Jimmy Walker and Brendon de Jonge are two veterans of the PGA Tour coming to the 2012 Greenbrier Classic with a common goal, to claim their first career Tour victory. While the field includes some of golf's all-time greats, players such as Tiger Woods, Phil Mickelson, and even Tom Watson, Walker and de Jonge have reason to believe they may be hoisting the winner's trophy on Sunday, July 8th, at The Old White TPC.
Jimmy Walker: A 33-year-old native of Oklahoma City, Walker has been a professional golfer since 2001. He has earned more than $4 Million playing on the PGA Tour, with a best result being a tie for third at the 2010 Valero Texas Open. He has played very well in the two previous Greenbrier Classic events played at The Old White TPC, finishing tied for fourth both years.
In the second round of the 2010 Greenbrier, Walker shot a 6-under par 64, sandwiched between three 67s in the 1st, 3rd, and 4th rounds, to finish 15-under par for 72 holes. In 2011 he went even lower in round three, posting an 8-under par 62, and missed a playoff by only one shot. If not for a 72 in round two, his only over par round in two years at the Greenbrier, the 2011 championship may have been his.
Brendon de Jonge: A professional since 2003, de Jonge is a 31-year-old native of Harare, Zimbabwe. Brendon has earned more than $5 Million, with 16 top 10 finishes on the Tour. He has finished in third place three times, including at the 2010 Greenbrier Classic. Brendon de Jonge has also played very well at the Greenbrier, finishing third in 2010 and tied for fourth in 2011.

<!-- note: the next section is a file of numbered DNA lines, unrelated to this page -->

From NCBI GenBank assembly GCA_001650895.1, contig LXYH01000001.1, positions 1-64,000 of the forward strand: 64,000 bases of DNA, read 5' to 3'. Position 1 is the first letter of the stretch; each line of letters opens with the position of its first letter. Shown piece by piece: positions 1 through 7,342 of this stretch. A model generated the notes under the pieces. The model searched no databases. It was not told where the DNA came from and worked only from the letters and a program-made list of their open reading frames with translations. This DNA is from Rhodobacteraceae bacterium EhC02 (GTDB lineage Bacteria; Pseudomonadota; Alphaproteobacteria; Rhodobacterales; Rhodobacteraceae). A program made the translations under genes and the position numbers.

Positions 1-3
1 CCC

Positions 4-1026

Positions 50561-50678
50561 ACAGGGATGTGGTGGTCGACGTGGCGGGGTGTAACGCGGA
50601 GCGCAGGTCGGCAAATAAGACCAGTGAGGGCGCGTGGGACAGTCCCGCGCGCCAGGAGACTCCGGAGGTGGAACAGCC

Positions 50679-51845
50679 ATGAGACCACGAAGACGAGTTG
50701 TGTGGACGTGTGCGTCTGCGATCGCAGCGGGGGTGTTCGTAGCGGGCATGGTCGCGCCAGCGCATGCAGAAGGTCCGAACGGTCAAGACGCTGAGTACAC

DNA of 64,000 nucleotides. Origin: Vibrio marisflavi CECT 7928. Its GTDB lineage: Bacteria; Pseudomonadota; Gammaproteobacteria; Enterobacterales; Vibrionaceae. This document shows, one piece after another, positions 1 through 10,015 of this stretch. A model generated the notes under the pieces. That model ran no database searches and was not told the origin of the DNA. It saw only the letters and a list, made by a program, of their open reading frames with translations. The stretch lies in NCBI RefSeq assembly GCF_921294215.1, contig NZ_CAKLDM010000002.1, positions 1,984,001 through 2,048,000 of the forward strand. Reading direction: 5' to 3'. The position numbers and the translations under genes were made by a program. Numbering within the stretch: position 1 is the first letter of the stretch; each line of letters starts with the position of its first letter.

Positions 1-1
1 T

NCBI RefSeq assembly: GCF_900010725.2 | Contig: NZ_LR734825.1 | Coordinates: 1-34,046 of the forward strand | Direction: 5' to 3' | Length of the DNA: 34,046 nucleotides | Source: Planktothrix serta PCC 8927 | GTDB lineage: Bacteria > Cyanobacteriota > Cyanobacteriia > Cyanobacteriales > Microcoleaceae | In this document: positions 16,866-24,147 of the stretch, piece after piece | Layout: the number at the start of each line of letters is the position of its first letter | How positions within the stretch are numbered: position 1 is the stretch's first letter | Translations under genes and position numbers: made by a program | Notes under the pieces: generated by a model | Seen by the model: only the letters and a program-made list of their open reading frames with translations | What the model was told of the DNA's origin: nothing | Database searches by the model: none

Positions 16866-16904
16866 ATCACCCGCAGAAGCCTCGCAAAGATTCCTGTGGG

In the 2010 Greenbrier, de Jonge posted 5-under par 65's on Thursday, Saturday, and Sunday, to finish 17-under par for 72 holes. A 68 on Friday kept him from victory. In 2011, like Jimmy Walker, Brendon de Jonge had one round that was over par, a 72 on Saturday. He finished in a tie for fourth with Walker, missing a playoff by a single shot.
2012 AT&T National: One week prior to the Greenbrier, playing at Congressional Country Club, Jimmy Walker and Brendon de Jonge each posted scores of 68 on Thursday and 69 on Friday, in the first two rounds of the AT&T National, and were within two shots of the leader (Hunter Mahan) after 36 holes. This was before the devastating storm hit on Friday night.
Brendon de Jonge was able to post another 69 after the storm on Saturday, before fading to a 77 on Sunday to finish tied for 11th. Playing the final round with the eventual winner, Tiger Woods, he may have learned what it takes to win on the PGA Tour.
Harold Andrews has played golf (competitively and recreationally) for nearly 50 years. He considers Jack Nicklaus the greatest golfer of all time.